Indeed, there is a crisis in gender relations that has many causes. One is women’s participation in the labor force, which undermines the material foundations of patriarchy within these communities. It is atypical in the homeland for women to have higher incomes than men, and Senegalese men are not well prepared for that. There is also the issue of who should support the household materially. According to homeland traditional cultural norms, the man is supposed to pay for the rent and maintain the family. If you marry a woman, it is your obligation in Islam to support her, regardless of how much money she makes. She is under no obligation to contribute. That doesn’t mean, however, that women are not contributing. Women are supporting their larger extended family, and they also make gifts to the family of the husband on a regular basis. Senegalese men who struggle to make ends meet tend to believe that women are not contributing enough, and this is controversial among Senegalese couples.
In addition, because there is greater gender justice here, Senegalese women will not accept some forms of physical and emotional abuse. They renegotiate gender relations and demand greater respect from men. Some men resist these new gender dynamics, and this leads to crisis and often to separation. Of course, intimate partner violence is also perpetrated among nonimmigrant Americans. In the United States there are laws in place to deal with perpetrators, but in the African homeland, men may easily perpetrate domestic violence and get away with it.
Another source of conflict is the irregular working hours. Many Senegalese men work as cab drivers or in the food industry or as security guards, and often work very late. Likewise, 75 percent of Senegalese women work in the hair-braiding industry, also working long hours, sometimes around the clock in the high season to make more money. This doesn’t leave a lot of time for romance or for the performance of inherited gender roles.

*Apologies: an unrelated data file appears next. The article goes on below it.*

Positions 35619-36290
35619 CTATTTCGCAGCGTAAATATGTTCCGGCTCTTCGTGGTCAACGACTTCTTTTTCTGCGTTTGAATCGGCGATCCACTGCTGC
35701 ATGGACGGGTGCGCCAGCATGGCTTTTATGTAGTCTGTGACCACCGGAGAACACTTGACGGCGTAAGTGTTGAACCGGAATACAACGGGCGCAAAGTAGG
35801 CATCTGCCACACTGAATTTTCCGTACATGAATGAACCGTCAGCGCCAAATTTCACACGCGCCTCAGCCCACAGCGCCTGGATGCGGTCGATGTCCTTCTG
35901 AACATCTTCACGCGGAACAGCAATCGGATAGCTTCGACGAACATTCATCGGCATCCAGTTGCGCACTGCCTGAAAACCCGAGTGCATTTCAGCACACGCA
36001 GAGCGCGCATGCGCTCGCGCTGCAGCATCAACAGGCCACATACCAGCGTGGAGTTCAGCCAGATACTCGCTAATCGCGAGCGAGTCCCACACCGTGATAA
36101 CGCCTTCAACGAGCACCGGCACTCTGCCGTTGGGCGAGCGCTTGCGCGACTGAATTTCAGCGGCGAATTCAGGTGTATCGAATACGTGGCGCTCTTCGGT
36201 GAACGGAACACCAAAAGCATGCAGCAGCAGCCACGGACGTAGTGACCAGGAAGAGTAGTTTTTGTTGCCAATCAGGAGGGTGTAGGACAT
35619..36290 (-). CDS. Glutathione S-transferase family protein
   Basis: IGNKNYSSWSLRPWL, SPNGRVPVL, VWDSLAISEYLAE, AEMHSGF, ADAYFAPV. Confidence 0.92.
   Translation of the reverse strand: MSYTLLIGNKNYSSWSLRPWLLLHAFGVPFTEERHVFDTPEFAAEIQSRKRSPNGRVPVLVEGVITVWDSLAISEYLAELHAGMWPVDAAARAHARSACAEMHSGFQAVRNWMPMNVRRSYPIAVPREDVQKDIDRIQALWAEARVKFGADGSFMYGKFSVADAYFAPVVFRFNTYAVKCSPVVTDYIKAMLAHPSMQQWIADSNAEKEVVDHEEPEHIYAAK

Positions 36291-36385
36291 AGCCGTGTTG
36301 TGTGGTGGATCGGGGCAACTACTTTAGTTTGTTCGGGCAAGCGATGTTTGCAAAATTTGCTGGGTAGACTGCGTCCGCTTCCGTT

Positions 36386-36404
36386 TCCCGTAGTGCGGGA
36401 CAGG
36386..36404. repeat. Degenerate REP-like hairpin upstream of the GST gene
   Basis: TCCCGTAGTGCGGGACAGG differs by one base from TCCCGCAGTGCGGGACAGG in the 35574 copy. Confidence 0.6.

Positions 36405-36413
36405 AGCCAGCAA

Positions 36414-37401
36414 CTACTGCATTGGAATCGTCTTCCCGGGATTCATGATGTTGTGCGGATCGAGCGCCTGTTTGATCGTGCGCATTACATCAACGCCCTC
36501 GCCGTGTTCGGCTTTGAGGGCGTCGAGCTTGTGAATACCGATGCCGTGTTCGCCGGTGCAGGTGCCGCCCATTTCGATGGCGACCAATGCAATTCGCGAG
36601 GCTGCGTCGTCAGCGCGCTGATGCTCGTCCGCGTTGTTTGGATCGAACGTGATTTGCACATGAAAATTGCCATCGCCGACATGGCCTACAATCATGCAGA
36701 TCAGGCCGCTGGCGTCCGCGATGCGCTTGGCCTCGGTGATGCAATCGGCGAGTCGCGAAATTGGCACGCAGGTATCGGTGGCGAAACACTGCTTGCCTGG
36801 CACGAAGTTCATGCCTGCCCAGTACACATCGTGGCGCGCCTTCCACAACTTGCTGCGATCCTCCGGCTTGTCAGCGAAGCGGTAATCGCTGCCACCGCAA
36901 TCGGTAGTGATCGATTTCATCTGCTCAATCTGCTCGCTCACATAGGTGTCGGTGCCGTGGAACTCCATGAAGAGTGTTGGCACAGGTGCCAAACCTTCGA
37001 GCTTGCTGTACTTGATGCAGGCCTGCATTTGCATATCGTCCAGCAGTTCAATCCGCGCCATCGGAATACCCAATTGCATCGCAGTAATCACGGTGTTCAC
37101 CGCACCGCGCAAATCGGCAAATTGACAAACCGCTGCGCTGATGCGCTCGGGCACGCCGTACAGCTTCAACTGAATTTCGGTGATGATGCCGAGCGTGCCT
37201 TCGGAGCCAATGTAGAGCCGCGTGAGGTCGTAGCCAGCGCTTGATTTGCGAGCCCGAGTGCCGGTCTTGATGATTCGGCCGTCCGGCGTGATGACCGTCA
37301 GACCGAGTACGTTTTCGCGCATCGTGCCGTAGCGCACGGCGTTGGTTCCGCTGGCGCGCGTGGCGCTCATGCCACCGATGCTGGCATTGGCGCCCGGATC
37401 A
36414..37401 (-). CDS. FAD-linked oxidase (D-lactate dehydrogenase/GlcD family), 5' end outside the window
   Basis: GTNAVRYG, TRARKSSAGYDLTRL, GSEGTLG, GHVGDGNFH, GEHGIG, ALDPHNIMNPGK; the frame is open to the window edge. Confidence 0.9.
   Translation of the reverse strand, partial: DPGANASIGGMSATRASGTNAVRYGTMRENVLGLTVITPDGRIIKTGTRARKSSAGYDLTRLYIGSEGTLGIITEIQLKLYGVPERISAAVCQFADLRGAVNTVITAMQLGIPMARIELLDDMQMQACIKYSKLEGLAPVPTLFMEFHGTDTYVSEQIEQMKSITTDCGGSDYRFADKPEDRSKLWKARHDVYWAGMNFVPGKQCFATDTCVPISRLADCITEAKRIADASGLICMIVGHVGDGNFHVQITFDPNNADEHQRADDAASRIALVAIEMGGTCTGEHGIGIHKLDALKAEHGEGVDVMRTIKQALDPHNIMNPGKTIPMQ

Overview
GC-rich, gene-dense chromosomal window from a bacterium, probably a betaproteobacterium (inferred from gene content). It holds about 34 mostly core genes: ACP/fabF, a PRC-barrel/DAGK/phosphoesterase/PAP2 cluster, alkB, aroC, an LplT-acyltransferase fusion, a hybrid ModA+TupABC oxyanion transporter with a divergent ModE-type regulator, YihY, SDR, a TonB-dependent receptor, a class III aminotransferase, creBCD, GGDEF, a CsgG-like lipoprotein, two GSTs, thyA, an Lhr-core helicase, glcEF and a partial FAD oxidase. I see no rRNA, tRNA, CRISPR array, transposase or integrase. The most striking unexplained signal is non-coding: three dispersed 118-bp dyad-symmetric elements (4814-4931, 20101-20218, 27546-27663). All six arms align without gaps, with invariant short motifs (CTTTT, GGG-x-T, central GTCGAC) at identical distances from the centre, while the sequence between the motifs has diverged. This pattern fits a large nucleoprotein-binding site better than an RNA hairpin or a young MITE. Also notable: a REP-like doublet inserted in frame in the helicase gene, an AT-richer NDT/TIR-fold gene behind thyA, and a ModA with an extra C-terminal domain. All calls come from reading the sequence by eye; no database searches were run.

Will the second and third generations uphold traditional gender norms from the homeland? Probably not. Even in the homeland, the younger generation is developing different views about gender relations. There is a greater participation of women in the household decision-making process, particularly among educated people with higher incomes. So, changing gender dynamics are not just the consequence of migration. The pace of change is faster here partly because many women immigrants from Senegal come from rural areas. When they arrive and join the labor force as hair braiders, they make a lot of money, which frustrates Senegalese men. Men and women are now acclimating to new gender norms created by a new political economy. Worthy of note is the fact that many immigrants from French West Africa who settled in the United States in the mid-1980s were illiterate. In contrast, African immigrants from English-speaking countries of West Africa like Ghana and Nigeria tend to be highly educated. Most of them came here to pursue higher education. As a result, they have higher incomes.
I remember in the 1990s the hair-braiding salons in New York up along 116th Street, out in Bed-Stuy and even in Fort Greene, where I’m from. There used to be a Senegalese restaurant called Jolof on Fulton, and there were also a number of Senegalese businesses in Fort Greene.
In Brooklyn, the Senegalese enclave is called “Futa town” because of the high concentration of people who come from the Futa region in northern Senegal, which is the homeland of Fulfude-speaking people. They formed a majority of those Africans living in Brooklyn. Whereas in Harlem, in “Little Senegal” or “Little Africa,” the majority of Senegalese come from central Senegal and are speakers of Wolof. There are also people from Côte d’Ivoire, Mali, and Guinea, but the Wolof-speaking Senegalese are the majority.
Switching gears to current events occurring in Muslim communities in West Africa, like Mali or northern Nigeria: Are there any lessons from your research that will help us to understand what is unfolding in these regions?